Marijuana legalization outperforms Senate winners in Michigan, Missouri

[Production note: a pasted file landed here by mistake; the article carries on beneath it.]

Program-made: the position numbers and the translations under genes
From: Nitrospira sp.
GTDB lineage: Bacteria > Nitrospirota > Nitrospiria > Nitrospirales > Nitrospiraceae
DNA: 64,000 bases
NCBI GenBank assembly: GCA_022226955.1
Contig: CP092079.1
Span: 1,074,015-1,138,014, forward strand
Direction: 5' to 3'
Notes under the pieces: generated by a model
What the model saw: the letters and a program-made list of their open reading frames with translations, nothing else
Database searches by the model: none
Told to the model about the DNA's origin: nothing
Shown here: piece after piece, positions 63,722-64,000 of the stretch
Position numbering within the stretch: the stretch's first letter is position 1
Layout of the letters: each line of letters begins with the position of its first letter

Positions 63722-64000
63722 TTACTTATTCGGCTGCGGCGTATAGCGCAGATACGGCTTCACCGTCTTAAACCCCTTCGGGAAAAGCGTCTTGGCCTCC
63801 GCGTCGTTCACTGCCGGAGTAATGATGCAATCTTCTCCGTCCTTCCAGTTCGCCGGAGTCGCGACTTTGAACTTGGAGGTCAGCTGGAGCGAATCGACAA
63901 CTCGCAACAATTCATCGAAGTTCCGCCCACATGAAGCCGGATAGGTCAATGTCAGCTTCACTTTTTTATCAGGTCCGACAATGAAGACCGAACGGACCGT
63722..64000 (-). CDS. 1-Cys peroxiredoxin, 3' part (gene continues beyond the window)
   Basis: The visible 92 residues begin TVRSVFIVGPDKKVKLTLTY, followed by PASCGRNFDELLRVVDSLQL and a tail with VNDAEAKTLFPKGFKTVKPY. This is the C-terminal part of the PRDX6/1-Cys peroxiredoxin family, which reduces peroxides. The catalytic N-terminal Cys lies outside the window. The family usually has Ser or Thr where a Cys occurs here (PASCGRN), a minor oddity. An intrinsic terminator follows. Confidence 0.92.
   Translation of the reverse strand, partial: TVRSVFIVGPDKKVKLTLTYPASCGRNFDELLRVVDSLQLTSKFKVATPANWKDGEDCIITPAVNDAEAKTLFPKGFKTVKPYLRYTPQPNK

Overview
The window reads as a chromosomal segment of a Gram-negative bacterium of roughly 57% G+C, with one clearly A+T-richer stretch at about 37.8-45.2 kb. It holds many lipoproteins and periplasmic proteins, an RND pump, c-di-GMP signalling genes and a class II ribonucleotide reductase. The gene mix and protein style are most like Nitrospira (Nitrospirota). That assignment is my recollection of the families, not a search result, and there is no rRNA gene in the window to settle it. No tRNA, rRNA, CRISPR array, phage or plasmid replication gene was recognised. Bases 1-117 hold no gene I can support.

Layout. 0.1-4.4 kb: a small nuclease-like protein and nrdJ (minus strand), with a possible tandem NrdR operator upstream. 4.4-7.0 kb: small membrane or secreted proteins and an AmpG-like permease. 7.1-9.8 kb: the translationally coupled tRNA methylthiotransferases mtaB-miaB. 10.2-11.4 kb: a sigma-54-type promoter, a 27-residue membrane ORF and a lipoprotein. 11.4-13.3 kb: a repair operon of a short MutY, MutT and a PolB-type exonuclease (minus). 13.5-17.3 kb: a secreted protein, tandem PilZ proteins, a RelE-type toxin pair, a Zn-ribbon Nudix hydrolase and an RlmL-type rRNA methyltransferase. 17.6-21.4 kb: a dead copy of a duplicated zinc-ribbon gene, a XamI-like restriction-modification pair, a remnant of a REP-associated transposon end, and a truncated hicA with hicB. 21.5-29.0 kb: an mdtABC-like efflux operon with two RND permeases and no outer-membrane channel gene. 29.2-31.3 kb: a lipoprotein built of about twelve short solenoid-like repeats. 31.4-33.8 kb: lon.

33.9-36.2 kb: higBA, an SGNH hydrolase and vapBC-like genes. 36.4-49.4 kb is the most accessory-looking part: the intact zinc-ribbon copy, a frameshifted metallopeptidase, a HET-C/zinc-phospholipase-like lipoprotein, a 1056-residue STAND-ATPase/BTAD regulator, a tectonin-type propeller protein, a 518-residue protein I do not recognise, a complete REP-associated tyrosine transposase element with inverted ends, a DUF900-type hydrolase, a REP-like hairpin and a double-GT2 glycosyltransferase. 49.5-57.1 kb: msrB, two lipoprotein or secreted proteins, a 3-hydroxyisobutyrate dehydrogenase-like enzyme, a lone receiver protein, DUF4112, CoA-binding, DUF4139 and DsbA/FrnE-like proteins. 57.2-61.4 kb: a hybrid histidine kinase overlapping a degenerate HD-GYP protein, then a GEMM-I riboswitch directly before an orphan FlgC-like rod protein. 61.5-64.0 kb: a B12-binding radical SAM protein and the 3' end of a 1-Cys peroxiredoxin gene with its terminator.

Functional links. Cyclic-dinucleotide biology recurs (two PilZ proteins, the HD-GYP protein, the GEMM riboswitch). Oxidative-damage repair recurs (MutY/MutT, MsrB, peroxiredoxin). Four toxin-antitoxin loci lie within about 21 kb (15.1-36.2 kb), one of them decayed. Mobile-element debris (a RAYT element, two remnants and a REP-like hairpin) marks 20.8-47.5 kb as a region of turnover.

Measures legalizing marijuana in Michigan and Missouri garnered more votes during Tuesday’s midterms than Senate candidates elected in either state. Michigan voted to legalize recreational marijuana by casting over 2.34 million ballots Tuesday in favor of a measure, Proposal 1, that will allow adults to possess, buy and grow limited amounts of the plant for personal use, as well as pave the way for the state to implement a system for regulating and taxing retail sales. The measure, which makes Michigan the tenth state in the nation to legalize recreational marijuana, received more votes than the Democratic winners of the state’s Senate race, incumbent Sen. Debbie Stabenow, and the state’s attorney general race, Dana Nessel, as first reported Thursday by Marijuana Moment, a cannabis news site. Ms. Stabenow and Ms. Nessel received roughly 2.2 million and 2 million votes, respectively. A measure legalizing medical marijuana in Missouri, meanwhile, Amendment 2, was passed by a margin of 65.5 to 34.5 upon approved by over 1.5 million votes. Similarly the measure outperformed both the winner of the state’s Senate race, Republican candidate Josh Hawley, and Democratic incumbent Sen. Claire McCaskill. They received over 1.2 million and 1.1 million votes, respectively. Utah voted to legalize medical marijuana as well Tuesday, but the measure, Proposition 2, received roughly 70,000 votes less than the winner of the state’s Senate race, Republican candidate Mitt Romney, Marijuana Moment noted. A fourth state to consider marijuana legalization Tuesday, North Dakota, ultimately rejected the effort by a margin of roughly 60-40. Marijuana is illegal under federal law, though 33 states and D.C. have passed legislation permitting the plant for either medicinal or recreational purposes as of Tuesday’s elections. In the nation’s capital, meanwhile, D.C. Mayor Muriel Bowser said Wednesday that the District will mount efforts to legalize recreational marijuana sales starting early next year. Both medical and recreational marijuana have been legal in D.C. for years, but previous efforts to establish a system for licensed and regulated sales have been halted by the Republican-controlled U.S. House of Representatives. Democrats are poised to take control of the House as a result of Tuesday’s races, however, giving D.C. its best odds ever of joining the seven states that have previously passed laws permitting retail sales: Alaska, California, Colorado, Massachusetts, Nevada, Oregon and Washington state.